So, what started out as a handful of curries and biryanis last year has grown into something more ambitious during the current lockdown. Just three months ago, he stumbled across the dish that inspired the management of Sydney Tiffin Room, the delivery service he officially launched. in August. This dish is a duck and poppy seed curry influenced by Pondicherry (Pondicherry) in the south-east, a region formerly colonized by France. “I was doing a lot of research on Pondicherry and duck seems to be something that was introduced by the French.” He also credits the French for introducing salads from Nice and crème brûlée to the region. By mixing different ideas – the nutty, medicinal, thickening power of poppy seeds, the richness of duck fat and balanced broth with coconut milk – he came up with something surprising. “The first time my husband and I tried it, we looked at each other and we were like, ‘Oh my God, I’m on to something!’

“It’s something that I also aspire to do, reinvent the wheel when it comes to Indian cuisine.”

With Sydney Tiffin Room, each menu focuses on special dishes from a region – reworked with the chef’s local touch. Pondicherry’s menu also featured masala vadai. “This is a very popular snack / breakfast in South India,” he explains. The Achuta version of lentil fritters evokes the region’s coastline by flavoring it with king prawns and adding a rich punch of burnt onion chutney and a hint of ultra-concentrated shrimp oil made from shellfish heads. . “It’s something that will always stay on my menu.”

Then there’s her remix of her mother’s annam payasam, a rice pudding with religious significance. She made it big in the morning and gave it to Ganesh, the Hindu god who loves sweets, before they eat them. “You can smell the most delicious ghee and roasted peanuts and candy and it’s just sitting there, and you’re not allowed to touch it. It’s chaotic, it’s the worst experience. But it teaches you. patience !”

The chief laughs at his memories of painful waiting for annam payasam. “It might not seem like much, but try putting a box of donuts in front of you and someone says, ‘You can’t eat it for four or five hours. “Those five hours seem like years!”

He transforms this dish for the Sydney Tiffin Room by making it a sweet saffron risotto. “This is my take on a Milanese risotto,” he says. “It’s hard on saffron, on cardamom. I finish with a touch of yogurt, to give it a little spice.”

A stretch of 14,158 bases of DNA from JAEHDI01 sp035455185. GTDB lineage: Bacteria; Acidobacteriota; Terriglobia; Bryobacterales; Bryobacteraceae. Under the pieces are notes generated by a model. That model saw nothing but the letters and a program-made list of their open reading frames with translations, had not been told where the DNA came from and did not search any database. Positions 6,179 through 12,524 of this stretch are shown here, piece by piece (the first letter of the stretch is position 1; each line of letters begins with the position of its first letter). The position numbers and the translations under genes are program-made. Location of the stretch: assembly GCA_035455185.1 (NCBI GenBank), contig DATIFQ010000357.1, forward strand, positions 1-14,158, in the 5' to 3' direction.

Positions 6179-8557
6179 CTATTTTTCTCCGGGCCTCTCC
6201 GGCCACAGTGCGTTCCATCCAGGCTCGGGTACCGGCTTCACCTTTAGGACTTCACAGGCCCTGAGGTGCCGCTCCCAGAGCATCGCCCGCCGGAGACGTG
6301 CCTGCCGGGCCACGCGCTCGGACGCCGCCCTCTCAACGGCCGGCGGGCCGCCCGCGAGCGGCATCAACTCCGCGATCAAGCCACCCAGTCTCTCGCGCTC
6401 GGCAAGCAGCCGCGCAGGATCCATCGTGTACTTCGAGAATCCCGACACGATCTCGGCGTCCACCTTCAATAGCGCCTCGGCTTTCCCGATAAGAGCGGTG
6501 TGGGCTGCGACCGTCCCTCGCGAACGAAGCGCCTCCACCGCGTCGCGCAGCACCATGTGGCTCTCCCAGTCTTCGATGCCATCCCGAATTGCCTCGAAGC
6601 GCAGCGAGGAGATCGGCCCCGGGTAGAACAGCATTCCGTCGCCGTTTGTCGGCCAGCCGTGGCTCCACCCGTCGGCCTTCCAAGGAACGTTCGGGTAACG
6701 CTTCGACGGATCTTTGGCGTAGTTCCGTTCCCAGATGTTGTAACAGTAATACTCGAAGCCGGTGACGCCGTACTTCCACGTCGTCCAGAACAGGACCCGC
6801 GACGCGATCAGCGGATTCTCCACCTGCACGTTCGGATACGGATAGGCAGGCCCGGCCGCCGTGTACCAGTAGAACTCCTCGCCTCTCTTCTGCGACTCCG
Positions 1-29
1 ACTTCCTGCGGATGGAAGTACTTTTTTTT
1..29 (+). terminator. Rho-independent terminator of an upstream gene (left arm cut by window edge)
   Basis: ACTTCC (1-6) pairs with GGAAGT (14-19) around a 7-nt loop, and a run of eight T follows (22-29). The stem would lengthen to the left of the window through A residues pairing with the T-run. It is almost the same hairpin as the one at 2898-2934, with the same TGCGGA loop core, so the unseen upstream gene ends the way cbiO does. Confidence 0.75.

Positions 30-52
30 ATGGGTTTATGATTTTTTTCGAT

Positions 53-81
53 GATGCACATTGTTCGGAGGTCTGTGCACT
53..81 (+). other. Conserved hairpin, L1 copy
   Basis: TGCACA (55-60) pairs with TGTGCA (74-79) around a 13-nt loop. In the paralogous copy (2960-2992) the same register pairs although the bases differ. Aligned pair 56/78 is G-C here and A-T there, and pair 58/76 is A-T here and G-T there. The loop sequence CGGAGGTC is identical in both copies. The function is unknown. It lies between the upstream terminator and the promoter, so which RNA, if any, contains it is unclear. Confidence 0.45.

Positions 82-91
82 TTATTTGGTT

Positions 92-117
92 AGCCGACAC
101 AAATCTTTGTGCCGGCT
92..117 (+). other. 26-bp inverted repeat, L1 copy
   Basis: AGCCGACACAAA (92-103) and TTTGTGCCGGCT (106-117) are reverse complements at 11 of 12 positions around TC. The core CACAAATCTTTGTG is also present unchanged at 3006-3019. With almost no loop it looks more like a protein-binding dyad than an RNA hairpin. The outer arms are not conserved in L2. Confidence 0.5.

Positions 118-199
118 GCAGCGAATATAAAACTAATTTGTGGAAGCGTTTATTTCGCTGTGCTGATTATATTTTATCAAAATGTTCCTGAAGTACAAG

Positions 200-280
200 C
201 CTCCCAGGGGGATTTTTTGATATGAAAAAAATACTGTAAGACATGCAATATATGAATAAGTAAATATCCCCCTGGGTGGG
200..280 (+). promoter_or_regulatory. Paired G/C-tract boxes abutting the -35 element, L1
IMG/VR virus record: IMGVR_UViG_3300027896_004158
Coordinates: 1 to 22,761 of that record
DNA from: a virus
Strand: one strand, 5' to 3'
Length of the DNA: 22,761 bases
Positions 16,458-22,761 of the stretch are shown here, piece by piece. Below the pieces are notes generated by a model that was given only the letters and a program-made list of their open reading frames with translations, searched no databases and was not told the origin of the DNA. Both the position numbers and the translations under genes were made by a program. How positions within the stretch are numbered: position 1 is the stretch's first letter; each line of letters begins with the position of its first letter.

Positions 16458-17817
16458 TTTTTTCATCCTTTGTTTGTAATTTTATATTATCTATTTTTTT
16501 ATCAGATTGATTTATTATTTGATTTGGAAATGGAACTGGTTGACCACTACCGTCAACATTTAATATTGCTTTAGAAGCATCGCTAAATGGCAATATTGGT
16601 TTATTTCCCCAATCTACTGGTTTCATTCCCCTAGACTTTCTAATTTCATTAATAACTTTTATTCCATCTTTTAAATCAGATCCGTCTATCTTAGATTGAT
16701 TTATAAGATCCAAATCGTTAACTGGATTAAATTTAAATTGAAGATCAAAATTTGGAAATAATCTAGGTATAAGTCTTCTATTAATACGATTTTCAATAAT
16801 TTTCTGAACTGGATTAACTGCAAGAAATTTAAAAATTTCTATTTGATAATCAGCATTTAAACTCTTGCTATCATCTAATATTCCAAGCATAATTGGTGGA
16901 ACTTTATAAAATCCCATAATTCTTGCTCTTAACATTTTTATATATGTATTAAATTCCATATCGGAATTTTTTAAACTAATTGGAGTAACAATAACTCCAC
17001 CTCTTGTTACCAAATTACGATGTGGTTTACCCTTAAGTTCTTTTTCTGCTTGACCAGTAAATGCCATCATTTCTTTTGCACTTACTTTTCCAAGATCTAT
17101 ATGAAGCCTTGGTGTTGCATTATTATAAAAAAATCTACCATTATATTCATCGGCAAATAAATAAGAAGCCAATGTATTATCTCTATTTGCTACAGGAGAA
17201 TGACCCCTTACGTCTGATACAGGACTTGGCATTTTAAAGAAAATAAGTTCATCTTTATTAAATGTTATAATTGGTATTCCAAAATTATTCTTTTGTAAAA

Then there is his cafreal fish fry rava de Goa: fish cutlets in a semolina crust with a spicy cilantro cafereal sauce, which he says is like an Indian version of fish and chips. Cilantro-chilli marinade reflects the period of the state of western India as unique portuguese colony (Colonial rulers introduced the idea of ​​caféréal here, having originally encountered it in Mozambique).

For Achuta, there’s the pressure to ship the fried fish before it gets soggy. “It’s the last thing I do before I send the food,” he says. The chef jumps into the car once it’s done, and starts heading to his delivery destinations.

“I unfortunately had a few accidents: a little spilled curry, a little oil in the backseat. These are the worst things to wash – but I guess that’s all part of the fuss, right?”

In the meantime, Sydney Tiffin Room continues to explore dynamic regions of India. Kerala was a recent menu debug, and he plans to cover the food with Cashmere, West Bengal and beyond.

“I really want to make food from northeast India: the region itself, even within India, lacks representation,” he says.

Before the recent lockdown, Achuta worked at the Sydney restaurant Lana as sous chef. “We were open for every two weeks before we were quarantined,” he says. When trade restrictions related to the pandemic are lifted, Lana will reopen, but Achuta is not yet ready to withdraw delivery service.

“I hope the Sydney Tiffin Hall is the start of something bigger for me and I want to devote as much time and resources to it as possible.” he says. Perhaps he will pursue it on weekends or on special occasions. But for the chef, it is essential to continue to showcase the cuisine of his country of origin.

“I speak for a lot of Indians when I say that it is still – to some extent – very under-represented.”